Further evidence that construction workers were not slaves is supported by text that shows military doctors assigned to construction crews who cared for the workers health and treated their injuries. Considerable attention was paid to the workers diet to keep them fit and healthy. Further substantiation of food supplies are found in Exodus 16:3 “If only we had died by the hand of the Lord in the land of Egypt, when we sat by the flesh pots, when we ate our fill of bread”. Again in Numbers 11:5 “We remember the fish that we used to eat free in Egypt, the cucumbers, the melons, the leaks, the onions, and the garlic”.
So if not slaves, who were the mixed multitude who fled Egypt? (4) Who were these people described in todays Parashah who were cordoned off between the Sea of Reeds on the one side and the threatening might of pharaoh’s army on the other? Were they simply unarmed slaves or were they a mixture of Hebrew and Habiru mercenaries? From looking at the Hebrew text we can find many indications that this was indeed a military led Exodus: “Six hundred thousand men on foot” (ragli hagevarim) implicating male foot soldiers, Exodus 12:37. “When the Israelites fled Egypt, a mixed multitude (erev rav) went up also with them” The term erev can be found in Jeremiah 25:20 again in 50:37 and also in Ezekiel 30:5, where the term erev is used to describe mercenaries slain by the sword.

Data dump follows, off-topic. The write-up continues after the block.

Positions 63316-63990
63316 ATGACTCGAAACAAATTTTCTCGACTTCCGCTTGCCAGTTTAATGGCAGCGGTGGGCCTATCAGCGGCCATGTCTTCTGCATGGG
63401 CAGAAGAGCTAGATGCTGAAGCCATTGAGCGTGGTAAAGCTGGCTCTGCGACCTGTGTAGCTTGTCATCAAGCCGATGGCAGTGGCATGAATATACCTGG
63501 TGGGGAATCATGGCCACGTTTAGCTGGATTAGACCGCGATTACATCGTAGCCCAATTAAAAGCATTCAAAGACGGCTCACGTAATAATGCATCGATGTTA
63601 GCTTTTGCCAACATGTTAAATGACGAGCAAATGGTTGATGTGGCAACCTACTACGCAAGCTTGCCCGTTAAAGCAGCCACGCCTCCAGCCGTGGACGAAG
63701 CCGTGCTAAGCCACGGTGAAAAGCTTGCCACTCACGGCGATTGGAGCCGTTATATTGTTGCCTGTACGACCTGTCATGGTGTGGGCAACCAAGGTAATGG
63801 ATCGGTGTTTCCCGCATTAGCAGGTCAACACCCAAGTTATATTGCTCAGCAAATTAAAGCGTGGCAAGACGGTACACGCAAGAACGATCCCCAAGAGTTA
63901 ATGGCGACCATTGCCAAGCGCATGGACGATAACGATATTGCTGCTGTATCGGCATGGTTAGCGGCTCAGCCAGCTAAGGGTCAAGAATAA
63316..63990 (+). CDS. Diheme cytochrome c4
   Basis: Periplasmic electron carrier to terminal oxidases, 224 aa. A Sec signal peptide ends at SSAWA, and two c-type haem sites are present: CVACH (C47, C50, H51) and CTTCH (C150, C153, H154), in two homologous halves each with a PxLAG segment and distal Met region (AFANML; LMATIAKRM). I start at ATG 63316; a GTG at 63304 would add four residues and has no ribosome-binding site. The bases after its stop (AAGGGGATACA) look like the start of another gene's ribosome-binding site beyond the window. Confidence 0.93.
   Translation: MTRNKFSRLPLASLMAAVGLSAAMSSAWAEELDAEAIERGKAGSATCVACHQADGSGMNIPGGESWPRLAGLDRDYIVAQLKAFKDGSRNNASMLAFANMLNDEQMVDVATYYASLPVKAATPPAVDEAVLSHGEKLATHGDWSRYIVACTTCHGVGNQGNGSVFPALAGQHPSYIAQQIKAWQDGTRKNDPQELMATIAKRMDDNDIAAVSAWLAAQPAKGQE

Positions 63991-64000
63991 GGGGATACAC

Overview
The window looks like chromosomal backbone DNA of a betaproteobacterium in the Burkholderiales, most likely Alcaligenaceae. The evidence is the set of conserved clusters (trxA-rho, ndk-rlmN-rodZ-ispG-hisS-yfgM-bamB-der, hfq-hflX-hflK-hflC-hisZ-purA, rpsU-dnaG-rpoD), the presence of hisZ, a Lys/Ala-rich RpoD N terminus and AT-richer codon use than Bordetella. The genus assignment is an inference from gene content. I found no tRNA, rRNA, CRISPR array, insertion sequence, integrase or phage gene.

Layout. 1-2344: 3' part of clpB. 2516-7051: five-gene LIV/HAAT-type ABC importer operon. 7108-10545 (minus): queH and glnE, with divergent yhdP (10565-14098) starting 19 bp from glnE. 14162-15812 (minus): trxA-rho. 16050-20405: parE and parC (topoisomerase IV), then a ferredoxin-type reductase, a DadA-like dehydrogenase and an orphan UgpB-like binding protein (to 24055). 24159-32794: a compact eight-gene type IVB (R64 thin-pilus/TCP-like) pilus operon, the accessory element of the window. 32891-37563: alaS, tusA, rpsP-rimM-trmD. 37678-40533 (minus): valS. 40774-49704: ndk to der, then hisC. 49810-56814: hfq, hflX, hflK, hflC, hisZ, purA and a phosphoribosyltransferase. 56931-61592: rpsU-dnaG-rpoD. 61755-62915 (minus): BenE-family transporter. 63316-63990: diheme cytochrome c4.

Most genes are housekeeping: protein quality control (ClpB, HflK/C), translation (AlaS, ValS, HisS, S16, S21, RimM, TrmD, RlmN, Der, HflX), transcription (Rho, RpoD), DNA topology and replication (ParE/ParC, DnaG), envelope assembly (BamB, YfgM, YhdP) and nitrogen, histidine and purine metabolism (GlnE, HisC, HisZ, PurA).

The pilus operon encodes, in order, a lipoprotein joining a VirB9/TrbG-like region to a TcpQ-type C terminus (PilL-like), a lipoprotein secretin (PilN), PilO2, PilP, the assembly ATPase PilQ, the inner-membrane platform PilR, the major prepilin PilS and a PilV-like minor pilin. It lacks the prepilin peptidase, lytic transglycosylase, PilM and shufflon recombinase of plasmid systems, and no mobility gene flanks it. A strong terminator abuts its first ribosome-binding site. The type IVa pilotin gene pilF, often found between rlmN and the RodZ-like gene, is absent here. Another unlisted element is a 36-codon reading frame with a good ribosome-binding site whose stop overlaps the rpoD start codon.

And in todays Parashah, in Exodus 13:18, the text describes the Israelites at the time of the Exodus as “chamushim” a term that has strong military implications indicating: “in battle array, arrayed for battle by fives, armed.” Further validation for the use of “chamushim” in a military sense is made by Prof. William H. Propp, a quote from his book “Exodus” (5) states the following: “the majority rendering, ‘well girted, armed, equipped,’ fits all attestations well enough and has been adopted into modern Hebrew”.
My sermon has discussed the following topics: